|Class D Switching Power Amplifiers and Power D/A conversion|
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|13th January 2017, 04:16 AM||#12|
Join Date: Jul 2007
this one is well cooked and proffesional
|29th December 2017, 03:22 AM||#13|
Here is a thread on special pricing for the TI TPA 3255 evaluation board.
TI Class D EVM Board 50% Promotion
"The geek shall inherit the earth"
2019 Burning Amp is Nov. 9 & 10 in S.F. Thread here on diyAudio:
Burning Amp 2019!!!
|1st February 2019, 07:44 AM||#14|
Join Date: Jan 2017
how to calculate a PSu for Class D
Here is a very good explanation about calculating a PSuU for Class d amps by Faux French
How to choose the power supply for your class D amplifier module.
Typically less experienced DIYs repeatedly ask about this issue. It is not particularly difficult but requires knowledge of Ohms Law, the functioning of a class D amplifier and a Buck (step-down) power converter and some general electronic overview.
Only one channel (mono) will be considered. If you need two amplifiers (stereo) to operate from the same power supply, you simply double the current capability of the power supply such that also the power rating is doubled.
For deciding the right power supply, the maximum (operational) power supply voltage and the maximum output current (where the over-current protection is activated) of the amplifier need to be known (see the specifications or the chip datasheet). You also need to know if the amplifier operates from a single supply voltage or two symmetrical (+ and -) supply voltages. Next, you have to design for optimum operation with 8 Ohm or 4 Ohm speakers, eventually 2 Ohm speakers for automotive use.
The effective operating voltage
The effective operating voltage (Veff) is the voltage the amplifier can use to generate a sine half-wave.
For class D amplifiers operating in BTL configuration from a single supply voltage it is the single rail-to-ground voltage.
For class D amplifiers operating in SE mode with one speaker terminal connected to ground and a symmetrical supply voltage it is the voltage from one rail to ground.
For class D amplifiers operating in BTL mode with a symmetrical supply voltage it is the voltage from one rail to the other rail, thus, double the voltage from one rail to ground.
This effective operating voltage indicates the maximum peak voltage the amplifier can generate for a sine half-wave. From a sine half-wave peak value to the rms value, the factor 1.41 applies. The rms value is found by dividing the peak value with 1.41.
Though the theoretical conversion factor is 1.41, it is suggested to use the factor of 1.5 when calculating the rms value of a sine half-wave that can be generated from an effective operating voltage (Veff). Then, some output switch drop is taken into account.
As an example, for a BTL-coupled amplifier that can handle a single supply voltage of 36V, the rms value of the sine half-wave that can be generated by the amplifier is 36Veff/1.5=24Vrms.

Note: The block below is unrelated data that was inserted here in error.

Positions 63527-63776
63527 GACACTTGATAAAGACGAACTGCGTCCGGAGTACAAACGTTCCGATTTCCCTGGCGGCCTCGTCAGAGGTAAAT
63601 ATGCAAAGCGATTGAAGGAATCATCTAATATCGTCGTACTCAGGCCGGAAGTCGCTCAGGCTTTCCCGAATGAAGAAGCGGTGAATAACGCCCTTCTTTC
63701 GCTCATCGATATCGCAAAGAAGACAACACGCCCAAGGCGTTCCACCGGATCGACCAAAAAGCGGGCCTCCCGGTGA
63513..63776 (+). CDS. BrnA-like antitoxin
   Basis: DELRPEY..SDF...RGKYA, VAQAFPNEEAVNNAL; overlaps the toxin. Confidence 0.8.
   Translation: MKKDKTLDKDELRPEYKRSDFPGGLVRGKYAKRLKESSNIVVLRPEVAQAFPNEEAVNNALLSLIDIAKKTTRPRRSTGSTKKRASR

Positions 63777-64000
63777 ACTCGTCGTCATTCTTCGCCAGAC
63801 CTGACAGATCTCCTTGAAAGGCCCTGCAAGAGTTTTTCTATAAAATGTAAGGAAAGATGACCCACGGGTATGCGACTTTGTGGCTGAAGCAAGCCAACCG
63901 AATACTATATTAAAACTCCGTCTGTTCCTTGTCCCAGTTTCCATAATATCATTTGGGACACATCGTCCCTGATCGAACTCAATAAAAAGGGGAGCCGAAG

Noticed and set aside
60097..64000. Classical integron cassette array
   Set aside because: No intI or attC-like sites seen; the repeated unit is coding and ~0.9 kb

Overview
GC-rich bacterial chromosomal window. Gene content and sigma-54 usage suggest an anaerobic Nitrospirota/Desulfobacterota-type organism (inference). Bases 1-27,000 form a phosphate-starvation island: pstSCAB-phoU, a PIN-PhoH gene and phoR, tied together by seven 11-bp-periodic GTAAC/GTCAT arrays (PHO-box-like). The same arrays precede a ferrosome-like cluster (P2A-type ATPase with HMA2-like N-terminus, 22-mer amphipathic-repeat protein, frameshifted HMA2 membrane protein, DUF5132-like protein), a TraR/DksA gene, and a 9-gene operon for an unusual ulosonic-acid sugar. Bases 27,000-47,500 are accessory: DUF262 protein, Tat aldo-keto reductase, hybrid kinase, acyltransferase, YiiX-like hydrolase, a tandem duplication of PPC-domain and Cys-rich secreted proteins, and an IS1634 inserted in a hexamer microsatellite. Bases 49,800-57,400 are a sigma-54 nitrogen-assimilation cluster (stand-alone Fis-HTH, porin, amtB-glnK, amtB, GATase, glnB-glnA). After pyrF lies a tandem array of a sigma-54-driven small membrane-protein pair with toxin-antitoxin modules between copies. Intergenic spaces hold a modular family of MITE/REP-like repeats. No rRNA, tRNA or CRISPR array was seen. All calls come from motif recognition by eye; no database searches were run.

With the rms voltage of the sine wave signal, the power in a load can be calculated using the expression Vrms*Vrms/Rload. Using the values from the example above: 24Vrms x 24Vrms / 8 Ohm = 72W. Or, for a 4 Ohm load: 24Vrms x 24Vrms / 4 Ohm = 144W.
This way we can calculate how much AC signal power it is possible for the amplifier to generate in the load PROVIDED the amplifier can stand the resulting current.
The maximum current for an amplifier output
This value is more difficult to find in a chip datasheet. Sometimes it is specified as the (peak) current the amplifier can handle at an output, sometimes as the output current where the (over-) current limiter is invoked. Some datasheets are not clear about if the chip can stand the maximum (peak) current on more outputs at the same time.
When we have calculated the maximum output power the supply voltage will allow, we have to compare the resulting current against the maximum current for the amplifier chip. To calculate the maximum peak output current, we simply divide Veff with the load impedance. Veff / 8 ohm for 8 Ohm load and Veff / 4 Ohm for 4 Ohm load.
Using the values from the example above, the peak current value in 8 Ohm will be 36Veff / 8 Ohm = 4.5 Apeak. In 4 Ohm it will be 36Veff / 4 Ohm = 9 Apeak. Let’s assume the amplifier can handle 6 Apeak at the output(s), operation with 8 Ohm load is fine (max. 4.5Apeak) but operation with 4 Ohm load (max. 9Apeak) will result in over-current at a certain output level.
If we know we will use the amplifier from the example above with 4 Ohm speakers, we need to lower the supply voltage (Veff) such that the maximum current at an amplifier output is not exceeded. Reducing the supply voltage (Veff) to 24V means the peak current in 4 Ohm will be 6A and the amplifier maximum current is not exceeded.